I’ve been getting some great feedback from libraries using Facebook through my online survey. If you haven’t completed it then please do by the end of the week if possible, as I’ll be analysing the results for my presentation next Thursday. I’ll also write up a summary of my findings for the blog.
I seem to be spending quite a bit of the week at PhD induction sessions organised by LSE’s Teaching and Learning Centre, and this afternoon I’m talking about ‘going beyond Google’ to some international history PhD students. I’ve been promoting our new Digital Literacy programme of courses for staff and PhD students. We’ve re-branded the programme and added some new courses to the schedule for November on blogging for research and writing collaboratively using wikis. The Library also have a new Moodle course for PhD students called the Library Companion for Researchers.
Other news, I was interested to read the new JISC Attitudinal Survey of Heads and Senior Librarians and Learning staff. Some interesting findings including: “e-Resources/electronic content was cited most frequently as a key challenge facing libraries and LRCs with issues including management, sharing, provision, access to and financial constraints.” (p.11). I was not surprised to see other key challenges in the future as finances, keeping up to date with new technologies and information skills / literacy issues. Changes in learning and education and integration with e-learning were also high on the agenda. For those interested in reading more about the information literacy challenges see pages 15-16.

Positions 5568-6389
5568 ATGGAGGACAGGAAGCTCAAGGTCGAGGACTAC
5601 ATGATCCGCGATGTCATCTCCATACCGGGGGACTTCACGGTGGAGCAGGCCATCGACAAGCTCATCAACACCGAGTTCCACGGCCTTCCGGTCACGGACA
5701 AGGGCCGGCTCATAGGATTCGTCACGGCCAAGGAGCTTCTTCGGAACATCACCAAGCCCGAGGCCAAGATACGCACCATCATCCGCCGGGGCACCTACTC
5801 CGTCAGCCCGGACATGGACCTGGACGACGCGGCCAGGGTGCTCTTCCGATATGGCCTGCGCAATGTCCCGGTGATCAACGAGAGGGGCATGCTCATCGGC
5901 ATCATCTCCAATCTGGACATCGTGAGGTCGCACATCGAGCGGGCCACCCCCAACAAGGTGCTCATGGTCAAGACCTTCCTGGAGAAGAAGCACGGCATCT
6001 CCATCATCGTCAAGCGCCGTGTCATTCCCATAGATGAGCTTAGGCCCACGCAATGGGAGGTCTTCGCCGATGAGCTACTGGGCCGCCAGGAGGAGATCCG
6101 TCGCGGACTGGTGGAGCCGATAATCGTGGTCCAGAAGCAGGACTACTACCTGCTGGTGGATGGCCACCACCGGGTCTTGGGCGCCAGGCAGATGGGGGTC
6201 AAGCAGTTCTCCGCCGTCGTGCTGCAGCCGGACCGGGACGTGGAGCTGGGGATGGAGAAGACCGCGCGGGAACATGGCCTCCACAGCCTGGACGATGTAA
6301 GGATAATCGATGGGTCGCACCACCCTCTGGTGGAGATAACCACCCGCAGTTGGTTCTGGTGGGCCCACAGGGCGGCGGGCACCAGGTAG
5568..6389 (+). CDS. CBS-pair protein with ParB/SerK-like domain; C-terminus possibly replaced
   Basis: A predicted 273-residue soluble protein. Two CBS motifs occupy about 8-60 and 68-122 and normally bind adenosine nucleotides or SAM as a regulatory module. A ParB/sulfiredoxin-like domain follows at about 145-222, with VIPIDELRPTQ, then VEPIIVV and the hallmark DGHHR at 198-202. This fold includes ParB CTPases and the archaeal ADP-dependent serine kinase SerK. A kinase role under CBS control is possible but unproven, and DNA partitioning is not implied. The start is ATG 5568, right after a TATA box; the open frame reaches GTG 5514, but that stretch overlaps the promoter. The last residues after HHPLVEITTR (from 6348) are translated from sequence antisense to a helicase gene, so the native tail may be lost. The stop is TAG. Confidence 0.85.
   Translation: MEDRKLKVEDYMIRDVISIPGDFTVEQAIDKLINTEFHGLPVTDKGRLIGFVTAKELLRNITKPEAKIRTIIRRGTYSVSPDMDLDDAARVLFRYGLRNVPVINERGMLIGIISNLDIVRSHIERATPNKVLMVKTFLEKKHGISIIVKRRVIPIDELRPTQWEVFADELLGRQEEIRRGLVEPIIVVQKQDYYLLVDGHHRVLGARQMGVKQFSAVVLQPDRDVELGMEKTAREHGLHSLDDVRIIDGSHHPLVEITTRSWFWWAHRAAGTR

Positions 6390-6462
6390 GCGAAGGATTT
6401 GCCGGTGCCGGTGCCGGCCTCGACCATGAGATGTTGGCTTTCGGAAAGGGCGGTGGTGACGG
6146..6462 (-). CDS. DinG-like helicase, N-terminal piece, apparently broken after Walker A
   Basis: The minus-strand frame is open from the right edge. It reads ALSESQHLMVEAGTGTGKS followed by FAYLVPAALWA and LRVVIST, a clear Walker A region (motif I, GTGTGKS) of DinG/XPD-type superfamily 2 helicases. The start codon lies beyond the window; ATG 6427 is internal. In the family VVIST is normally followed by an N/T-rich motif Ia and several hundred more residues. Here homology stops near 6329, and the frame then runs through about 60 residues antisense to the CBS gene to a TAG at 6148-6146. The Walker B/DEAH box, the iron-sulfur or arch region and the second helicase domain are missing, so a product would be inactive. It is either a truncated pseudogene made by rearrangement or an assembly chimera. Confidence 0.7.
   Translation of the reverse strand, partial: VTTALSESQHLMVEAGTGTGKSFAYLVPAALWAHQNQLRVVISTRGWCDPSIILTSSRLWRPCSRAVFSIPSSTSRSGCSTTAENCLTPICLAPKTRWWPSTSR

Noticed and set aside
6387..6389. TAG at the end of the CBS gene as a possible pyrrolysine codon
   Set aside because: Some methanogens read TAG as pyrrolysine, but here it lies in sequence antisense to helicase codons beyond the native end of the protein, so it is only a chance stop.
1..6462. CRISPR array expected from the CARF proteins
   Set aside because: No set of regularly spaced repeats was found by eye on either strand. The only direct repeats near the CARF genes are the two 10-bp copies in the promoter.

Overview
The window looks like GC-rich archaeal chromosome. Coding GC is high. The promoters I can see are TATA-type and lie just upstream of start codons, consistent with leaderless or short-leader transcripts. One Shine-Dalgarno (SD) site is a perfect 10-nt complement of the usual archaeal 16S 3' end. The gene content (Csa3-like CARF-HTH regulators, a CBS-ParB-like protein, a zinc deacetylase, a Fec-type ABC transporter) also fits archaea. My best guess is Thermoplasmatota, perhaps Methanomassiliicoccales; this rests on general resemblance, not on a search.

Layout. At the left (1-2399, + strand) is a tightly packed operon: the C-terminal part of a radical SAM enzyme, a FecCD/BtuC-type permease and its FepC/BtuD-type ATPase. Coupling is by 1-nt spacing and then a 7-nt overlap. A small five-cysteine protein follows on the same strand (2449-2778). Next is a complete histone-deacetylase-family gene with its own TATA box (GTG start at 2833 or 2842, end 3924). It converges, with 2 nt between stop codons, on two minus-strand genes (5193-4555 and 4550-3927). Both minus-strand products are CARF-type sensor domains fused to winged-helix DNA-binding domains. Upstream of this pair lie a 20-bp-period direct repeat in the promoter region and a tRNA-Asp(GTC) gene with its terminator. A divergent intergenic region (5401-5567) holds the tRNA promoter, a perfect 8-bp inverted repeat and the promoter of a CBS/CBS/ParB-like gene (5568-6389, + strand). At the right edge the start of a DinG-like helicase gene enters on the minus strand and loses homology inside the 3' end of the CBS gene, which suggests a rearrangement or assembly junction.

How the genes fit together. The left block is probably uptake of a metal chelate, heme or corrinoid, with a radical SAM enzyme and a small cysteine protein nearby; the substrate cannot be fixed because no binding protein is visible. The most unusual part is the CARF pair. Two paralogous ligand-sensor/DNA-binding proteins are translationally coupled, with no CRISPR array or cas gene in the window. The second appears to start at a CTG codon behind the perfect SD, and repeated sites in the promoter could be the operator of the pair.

Finally the Guardian is continuing to rally for libraries, this time reacting to Andy Burnham libraries plan which is part of the move to make libraries increasingly social spaces. As a fairly noisy person (!) myself I am supportive of the ideas to make libraries more social, however I see no problem with quiet (and more social) zones in a modern library to give us the best of both worlds. Just don’t get me started on food in libraries – I don’t think much will convince me this is a good idea! Also read Victoria Coren’s piece in a similar vein in Sunday’s Observer and with reference to the credit crisis I quote: “In ‘the current climate’, people need, more than ever, to know about the world. To think laterally and have ideas. To develop an internal life, as an alternative to clubbing and jet-setting. To study history and learn how we’ve got out of trouble before.” Well said!